The latest from the “Jeezus, what now?” file: The Guardian reports that police in Northern California have been caping hard for members of neo-Nazi/white nationalist groups, in some instances while in custody, in attempts to identify and target anti fascists for arrest.
A bit of background
California (and the West Coast generally) has been a major site of recent neo-Nazi and White supremacist mobilization. Meanwhile bands of loosely-connected anti fascists have actively countermobilized, leaving the two forces literally fighting in the streets. Heather Heyer’s murder in Charlottesville may have focused attention on right-wing violence but fatalities and serious injuries have been piling up for years, especially in California. To be clear, the open or tacit sanction of violence against women, people of color/immigrants, so-called race traitors and cucks, and political opponents generally is less a coherent strategy than an endemic feature of neo-Nazi and white supremacist groups. As sociologist Kathleen Blee notes in a 2017 essay on far-right mobilization (p. 5):
Chaos is not only a description of white supremacist membership; it is central to how many racial extremist groups operate… In the chaotic swirl of life in racist groups, ideas are sidelined by action and discussions by simple slogans. People are valued and accorded leadership roles for their aggression and willingness to take risks for the cause more than for their understanding of the cause… [T]hey are attracted by… coercion, fear, the lure of profit, opportunities to engage in violence, access to drugs or alcohol, ties of friendship, familial and sexual relationships, and links to criminal networks.
To be fair, Antifa is not bashful about engaging in and even instigating street-level violence but the willingness to go lethal with swords, guns, bombs, and driving into crowds of protesters is a hallmark of right wing groups. Certainly the publicly available body count, not to mention years of social science research, corroborate this.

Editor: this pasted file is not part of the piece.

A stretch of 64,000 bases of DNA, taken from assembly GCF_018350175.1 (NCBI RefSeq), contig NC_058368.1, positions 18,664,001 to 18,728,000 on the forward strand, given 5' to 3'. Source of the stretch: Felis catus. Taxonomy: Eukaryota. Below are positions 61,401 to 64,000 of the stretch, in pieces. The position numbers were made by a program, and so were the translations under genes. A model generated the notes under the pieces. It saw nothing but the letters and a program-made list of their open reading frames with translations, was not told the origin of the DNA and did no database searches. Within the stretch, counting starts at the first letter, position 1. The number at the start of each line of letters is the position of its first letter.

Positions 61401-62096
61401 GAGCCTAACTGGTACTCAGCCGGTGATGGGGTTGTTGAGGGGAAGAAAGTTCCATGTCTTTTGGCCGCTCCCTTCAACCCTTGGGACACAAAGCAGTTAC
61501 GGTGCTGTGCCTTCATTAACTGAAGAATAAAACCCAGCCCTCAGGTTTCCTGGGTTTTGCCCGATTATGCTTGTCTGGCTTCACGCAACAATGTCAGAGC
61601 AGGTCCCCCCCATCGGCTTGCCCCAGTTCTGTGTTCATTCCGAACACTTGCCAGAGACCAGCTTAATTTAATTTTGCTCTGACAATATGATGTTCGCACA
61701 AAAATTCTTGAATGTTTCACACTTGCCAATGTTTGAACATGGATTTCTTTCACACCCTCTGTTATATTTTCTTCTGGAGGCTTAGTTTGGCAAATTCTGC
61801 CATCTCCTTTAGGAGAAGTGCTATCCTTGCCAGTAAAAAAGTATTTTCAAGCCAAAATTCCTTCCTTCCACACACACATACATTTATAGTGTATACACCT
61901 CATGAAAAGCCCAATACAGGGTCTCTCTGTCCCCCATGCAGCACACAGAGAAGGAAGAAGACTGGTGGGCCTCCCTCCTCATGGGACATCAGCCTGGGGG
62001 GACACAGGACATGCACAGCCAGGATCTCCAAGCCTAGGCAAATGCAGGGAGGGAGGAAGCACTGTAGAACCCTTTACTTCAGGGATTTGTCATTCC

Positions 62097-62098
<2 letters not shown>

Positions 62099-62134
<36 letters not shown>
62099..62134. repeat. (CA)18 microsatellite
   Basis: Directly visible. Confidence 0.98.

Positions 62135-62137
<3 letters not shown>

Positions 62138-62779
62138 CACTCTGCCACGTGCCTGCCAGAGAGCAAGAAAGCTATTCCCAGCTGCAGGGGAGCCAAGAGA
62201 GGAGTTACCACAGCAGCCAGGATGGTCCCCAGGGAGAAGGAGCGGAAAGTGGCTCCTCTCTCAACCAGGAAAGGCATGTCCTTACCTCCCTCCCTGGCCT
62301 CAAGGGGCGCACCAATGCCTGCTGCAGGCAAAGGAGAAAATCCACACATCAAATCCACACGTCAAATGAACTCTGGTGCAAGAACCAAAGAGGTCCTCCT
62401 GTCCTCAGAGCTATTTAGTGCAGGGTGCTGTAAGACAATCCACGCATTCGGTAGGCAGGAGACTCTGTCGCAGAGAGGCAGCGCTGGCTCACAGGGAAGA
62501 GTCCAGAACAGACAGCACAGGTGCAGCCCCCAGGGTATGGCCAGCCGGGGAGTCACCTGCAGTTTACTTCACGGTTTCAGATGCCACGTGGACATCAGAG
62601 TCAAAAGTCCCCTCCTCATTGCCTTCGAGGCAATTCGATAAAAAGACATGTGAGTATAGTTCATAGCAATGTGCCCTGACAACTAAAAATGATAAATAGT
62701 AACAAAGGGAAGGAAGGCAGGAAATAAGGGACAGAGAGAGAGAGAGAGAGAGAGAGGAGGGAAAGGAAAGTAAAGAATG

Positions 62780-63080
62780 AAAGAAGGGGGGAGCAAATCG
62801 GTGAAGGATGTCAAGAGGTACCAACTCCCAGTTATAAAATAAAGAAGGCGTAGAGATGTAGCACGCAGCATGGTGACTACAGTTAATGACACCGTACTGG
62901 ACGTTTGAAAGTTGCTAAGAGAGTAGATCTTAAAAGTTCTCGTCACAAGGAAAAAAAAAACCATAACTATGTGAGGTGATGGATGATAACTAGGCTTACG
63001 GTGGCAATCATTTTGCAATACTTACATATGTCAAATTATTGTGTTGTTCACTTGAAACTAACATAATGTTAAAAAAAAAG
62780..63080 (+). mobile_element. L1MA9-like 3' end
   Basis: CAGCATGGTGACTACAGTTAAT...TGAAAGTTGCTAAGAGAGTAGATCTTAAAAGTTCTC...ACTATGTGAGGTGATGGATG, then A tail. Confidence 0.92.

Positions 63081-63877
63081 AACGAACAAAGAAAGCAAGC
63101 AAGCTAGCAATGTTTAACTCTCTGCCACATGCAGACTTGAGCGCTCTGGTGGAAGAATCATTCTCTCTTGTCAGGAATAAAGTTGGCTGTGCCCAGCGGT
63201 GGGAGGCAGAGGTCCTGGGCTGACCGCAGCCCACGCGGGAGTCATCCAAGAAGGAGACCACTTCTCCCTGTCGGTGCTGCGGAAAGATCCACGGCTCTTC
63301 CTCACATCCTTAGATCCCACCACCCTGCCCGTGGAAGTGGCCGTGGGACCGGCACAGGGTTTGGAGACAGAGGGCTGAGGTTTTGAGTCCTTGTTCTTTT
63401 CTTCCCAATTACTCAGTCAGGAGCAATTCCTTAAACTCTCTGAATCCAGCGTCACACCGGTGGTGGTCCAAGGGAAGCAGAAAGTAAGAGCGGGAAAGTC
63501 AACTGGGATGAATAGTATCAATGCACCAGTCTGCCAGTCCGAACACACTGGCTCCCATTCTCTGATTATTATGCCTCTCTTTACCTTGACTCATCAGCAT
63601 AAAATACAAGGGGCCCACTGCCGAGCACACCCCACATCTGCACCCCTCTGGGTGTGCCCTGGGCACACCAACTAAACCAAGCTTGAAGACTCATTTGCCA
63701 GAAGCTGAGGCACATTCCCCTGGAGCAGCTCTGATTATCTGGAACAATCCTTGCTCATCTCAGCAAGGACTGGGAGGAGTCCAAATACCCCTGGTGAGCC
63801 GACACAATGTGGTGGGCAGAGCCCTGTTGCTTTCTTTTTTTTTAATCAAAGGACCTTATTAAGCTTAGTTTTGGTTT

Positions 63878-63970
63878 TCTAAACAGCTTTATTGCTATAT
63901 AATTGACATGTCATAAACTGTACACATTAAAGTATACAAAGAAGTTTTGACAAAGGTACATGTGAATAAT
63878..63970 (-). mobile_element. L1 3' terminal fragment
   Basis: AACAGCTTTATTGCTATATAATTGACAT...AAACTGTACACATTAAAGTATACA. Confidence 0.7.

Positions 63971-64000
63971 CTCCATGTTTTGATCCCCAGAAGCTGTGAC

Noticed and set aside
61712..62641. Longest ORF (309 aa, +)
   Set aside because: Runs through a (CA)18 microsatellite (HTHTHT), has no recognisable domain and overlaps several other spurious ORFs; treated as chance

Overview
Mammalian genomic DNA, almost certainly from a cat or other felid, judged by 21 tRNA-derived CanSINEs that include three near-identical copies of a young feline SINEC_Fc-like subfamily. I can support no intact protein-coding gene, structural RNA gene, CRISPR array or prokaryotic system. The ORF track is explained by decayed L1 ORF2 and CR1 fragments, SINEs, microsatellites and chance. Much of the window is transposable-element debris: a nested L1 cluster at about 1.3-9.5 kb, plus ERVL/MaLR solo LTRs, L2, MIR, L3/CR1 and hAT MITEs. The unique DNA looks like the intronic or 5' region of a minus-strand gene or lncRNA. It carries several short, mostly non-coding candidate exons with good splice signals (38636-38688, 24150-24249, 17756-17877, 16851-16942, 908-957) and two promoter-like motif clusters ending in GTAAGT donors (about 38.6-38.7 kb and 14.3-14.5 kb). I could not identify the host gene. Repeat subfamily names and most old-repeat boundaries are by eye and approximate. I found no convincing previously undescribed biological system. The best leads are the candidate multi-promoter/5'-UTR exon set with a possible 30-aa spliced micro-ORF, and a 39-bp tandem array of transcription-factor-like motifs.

A morality tale about policing
This Guardian story corroborates activists’ long-standing claim that local police have a wink-and-nod relationship with neo-Nazis and white supremacists. We can scream “NOT ALL OFFICERS!” about this all day long but to do so is to lose the plot (quite possibly on purpose). The central dilemma in this story is the moral rot that characterizes local policing’s historical origin and defining features. That rot didn’t get here because X percentage of officers lack personal integrity. Rather, it got here because there is no legitimate oversight of their practices. Even in the rare instances where they are brought to account for abuse, restitution comes from government; not police departments. Although it may be glib to claim that consent decrees and court decisions are toothless, it is perfectly accurate and fair to say that they largely do not impact practices on the ground like those highlighted in the Guardian article.
So regardless of whether 1% or 99% of officers openly abet fascists or coyly turn a blind eye to their misdeeds, the practice itself does not violate any policy. And more importantly, even if it did there is no entity with the power, resources, and authority to enforce such a policy. (Many department heads lack even the authority to fire officers for getting drunk, doing drugs, or selling drugs while on duty.) Prosecutors may lose cases against Antifa activists built on fascist testimony but exoneration comes long after the targeting and arrest have already occurred. Meanwhile, it remains an open secret that white supremacists and other right-wing extremists have been infiltrating law enforcement for decades. Infiltrate might be too strong a term since many departments don’t even bother to scrutinize such affiliations in the hiring process. FBI reports from 2006 and 2015 make clear that this infiltration is national in scope, and not just a few fat Southern sheriffs reppin’ the ‘Stars and Bars.’ So when an officer in Northern California says to a neo-Nazi (in custody for beating up his wife), “We see YOU as the victim. Help us identify Antifa members,” the scandal is bigger than just his bias. We are way past that. The scandal is that no one in local law enforcement–not the officer or anyone else–can be held to account specifically for this practice. That level of moral rot cannot simply be cut out of local law enforcement. It is not an institution that can be saved or reformed. It has to be scrapped and re-imagined entirely.